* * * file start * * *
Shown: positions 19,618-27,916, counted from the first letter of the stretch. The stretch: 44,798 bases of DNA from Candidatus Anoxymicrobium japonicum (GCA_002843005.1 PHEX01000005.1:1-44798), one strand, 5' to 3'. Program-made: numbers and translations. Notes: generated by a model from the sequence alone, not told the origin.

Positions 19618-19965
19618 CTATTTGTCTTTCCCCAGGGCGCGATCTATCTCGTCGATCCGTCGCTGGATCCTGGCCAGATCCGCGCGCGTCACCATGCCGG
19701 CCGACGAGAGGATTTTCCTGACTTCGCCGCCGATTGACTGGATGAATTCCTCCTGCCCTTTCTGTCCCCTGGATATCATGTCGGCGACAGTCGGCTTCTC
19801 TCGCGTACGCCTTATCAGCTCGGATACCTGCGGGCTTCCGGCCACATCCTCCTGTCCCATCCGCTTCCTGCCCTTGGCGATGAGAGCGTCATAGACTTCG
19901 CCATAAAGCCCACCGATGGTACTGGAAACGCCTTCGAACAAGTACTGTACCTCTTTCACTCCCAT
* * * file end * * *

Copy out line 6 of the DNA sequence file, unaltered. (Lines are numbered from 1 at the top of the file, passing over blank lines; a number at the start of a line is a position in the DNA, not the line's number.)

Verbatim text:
19901 CCATAAAGCCCACCGATGGTACTGGAAACGCCTTCGAACAAGTACTGTACCTCTTTCACTCCCAT